Vientiane Times, 26 October 2012
The International Finance Corporation (IFC), an arm of the World Bank Group that focuses on private sector development, and the World Bank are supporting Laos as it revises the water resource law.
The objective of the revision is to help foster the sustainable management of Laos’ abundant water resources.
The revisions will improve water regulation to ensure sufficient supply for the people of Laos and the development of the country’s hydropower sector.
According to a press release from IFC, the World Bank, and the Department of Water Resources under the Ministry of Natural Resources and Environment co-hosted a conference on the issue in Vientiane yesterday.
The meeting was attended by Lao civil society groups, international organisations, and development partners. Participants offered contributions to the revision of the Law on Water and Water Resources.
“Proper water management is important to protect the environment, to preserve water usage for communities, and for economic purposes,” said Director General of the Department of Water Resources, Mr Chanthanet Boualapha.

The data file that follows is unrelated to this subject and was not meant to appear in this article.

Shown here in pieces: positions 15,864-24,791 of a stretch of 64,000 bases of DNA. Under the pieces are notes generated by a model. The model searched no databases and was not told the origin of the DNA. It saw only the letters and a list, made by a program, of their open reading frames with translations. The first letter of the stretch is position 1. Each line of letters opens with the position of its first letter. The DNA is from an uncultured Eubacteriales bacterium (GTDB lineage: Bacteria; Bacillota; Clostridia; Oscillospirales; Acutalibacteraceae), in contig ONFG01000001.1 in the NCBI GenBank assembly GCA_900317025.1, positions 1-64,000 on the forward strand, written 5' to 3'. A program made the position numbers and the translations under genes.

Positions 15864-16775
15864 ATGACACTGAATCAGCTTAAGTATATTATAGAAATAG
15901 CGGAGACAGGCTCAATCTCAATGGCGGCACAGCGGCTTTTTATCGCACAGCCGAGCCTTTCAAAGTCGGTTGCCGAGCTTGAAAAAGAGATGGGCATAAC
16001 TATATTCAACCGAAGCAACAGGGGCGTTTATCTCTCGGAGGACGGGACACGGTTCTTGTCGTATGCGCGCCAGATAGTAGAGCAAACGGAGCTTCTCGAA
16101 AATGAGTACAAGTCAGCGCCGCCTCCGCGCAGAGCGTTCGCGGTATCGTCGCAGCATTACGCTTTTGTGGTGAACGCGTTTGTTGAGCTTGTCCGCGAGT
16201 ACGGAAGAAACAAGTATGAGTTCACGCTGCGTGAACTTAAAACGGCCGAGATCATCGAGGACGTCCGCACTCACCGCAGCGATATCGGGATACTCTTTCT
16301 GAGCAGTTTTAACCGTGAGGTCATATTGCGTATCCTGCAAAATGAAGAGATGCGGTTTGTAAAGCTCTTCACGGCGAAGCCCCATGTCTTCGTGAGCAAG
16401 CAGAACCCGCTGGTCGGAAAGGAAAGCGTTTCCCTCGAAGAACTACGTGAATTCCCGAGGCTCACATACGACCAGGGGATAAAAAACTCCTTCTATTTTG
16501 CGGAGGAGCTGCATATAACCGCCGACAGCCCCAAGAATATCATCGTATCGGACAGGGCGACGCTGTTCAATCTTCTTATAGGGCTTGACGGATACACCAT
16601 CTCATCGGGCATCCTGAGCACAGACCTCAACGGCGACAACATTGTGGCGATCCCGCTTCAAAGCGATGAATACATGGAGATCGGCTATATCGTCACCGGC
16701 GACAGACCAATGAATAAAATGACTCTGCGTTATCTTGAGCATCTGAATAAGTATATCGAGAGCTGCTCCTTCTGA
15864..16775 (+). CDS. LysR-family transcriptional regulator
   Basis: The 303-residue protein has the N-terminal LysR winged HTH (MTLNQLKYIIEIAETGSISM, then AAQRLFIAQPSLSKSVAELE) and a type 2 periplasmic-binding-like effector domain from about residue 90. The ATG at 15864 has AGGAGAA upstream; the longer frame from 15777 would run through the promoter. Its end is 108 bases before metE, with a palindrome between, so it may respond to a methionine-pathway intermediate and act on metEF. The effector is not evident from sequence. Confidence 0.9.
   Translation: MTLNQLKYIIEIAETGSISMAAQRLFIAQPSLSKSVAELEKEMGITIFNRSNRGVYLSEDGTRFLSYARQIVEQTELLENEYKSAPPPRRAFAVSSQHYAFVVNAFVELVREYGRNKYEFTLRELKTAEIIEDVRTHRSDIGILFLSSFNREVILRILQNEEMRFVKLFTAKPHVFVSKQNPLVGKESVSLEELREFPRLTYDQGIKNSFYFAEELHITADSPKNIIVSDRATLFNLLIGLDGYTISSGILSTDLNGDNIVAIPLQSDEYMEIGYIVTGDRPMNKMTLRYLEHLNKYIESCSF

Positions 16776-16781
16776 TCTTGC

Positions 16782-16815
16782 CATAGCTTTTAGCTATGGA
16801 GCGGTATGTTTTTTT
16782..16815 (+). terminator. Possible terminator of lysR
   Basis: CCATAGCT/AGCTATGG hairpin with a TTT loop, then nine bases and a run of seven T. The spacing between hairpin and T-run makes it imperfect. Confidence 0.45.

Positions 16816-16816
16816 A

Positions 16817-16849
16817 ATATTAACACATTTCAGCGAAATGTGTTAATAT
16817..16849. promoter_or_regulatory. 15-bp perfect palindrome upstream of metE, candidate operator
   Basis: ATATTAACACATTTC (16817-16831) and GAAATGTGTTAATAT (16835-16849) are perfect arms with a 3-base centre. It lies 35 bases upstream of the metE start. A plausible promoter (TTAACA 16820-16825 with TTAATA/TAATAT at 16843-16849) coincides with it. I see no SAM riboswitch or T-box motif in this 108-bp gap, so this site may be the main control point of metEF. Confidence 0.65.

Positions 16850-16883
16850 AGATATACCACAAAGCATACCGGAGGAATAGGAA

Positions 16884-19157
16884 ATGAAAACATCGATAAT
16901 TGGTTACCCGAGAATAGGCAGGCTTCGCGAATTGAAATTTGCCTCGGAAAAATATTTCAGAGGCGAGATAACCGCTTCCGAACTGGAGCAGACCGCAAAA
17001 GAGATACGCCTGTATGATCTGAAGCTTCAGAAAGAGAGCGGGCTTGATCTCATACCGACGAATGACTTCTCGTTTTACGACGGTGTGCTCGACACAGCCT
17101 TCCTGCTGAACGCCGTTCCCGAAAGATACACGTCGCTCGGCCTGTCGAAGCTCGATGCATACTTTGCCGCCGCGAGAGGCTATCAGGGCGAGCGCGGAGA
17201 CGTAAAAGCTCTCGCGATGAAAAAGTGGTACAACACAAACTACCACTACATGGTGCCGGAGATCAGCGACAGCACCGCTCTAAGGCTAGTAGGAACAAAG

“We are seeking input from the public to ensure that the new law will serve the needs of all water users for many years to come.”
The Lao government has identified the development of natural resources- based sectors, particularly hydropower, as a key way to achieve national economic growth and graduate from the group of least developed countries by 2020. IFC’s assistance is focused on improving the ways in which hydropower is developed and managed.
“IFC assistance to the government in developing national water resource policy and strategy and revising the Law on Water and Water Resources will help to ensure that the right policies are in place, so that the hydropower sector will be harnessed in an environmentally and socially sustainable manne r,” said IFC Resident Representative in Laos, Aimilios Chatzinikolaou.
The World Bank’s support aims to strengthen legal, institutional, and human resource frameworks to implement integrated water resource management in Laos.
“Integrated water resource management in the Mekong River Basin is at a critical juncture, mainly because of the growing pressure for increased utilisation of water resources to sustain regional economic growth,” said World Bank Country Manager in Laos, Ms Keiko Miwa.
“For integrated water resource management to be implemented in practice, capacity in river basin management and planning need urgently to be strengthened. Having adequate institutional and human resources at the national level will be critical to implementing integrated water resource management effectively.”
The Lao government aims to submit the new Law on Water and Water Resources to the National Assembly for consideration in December 2013.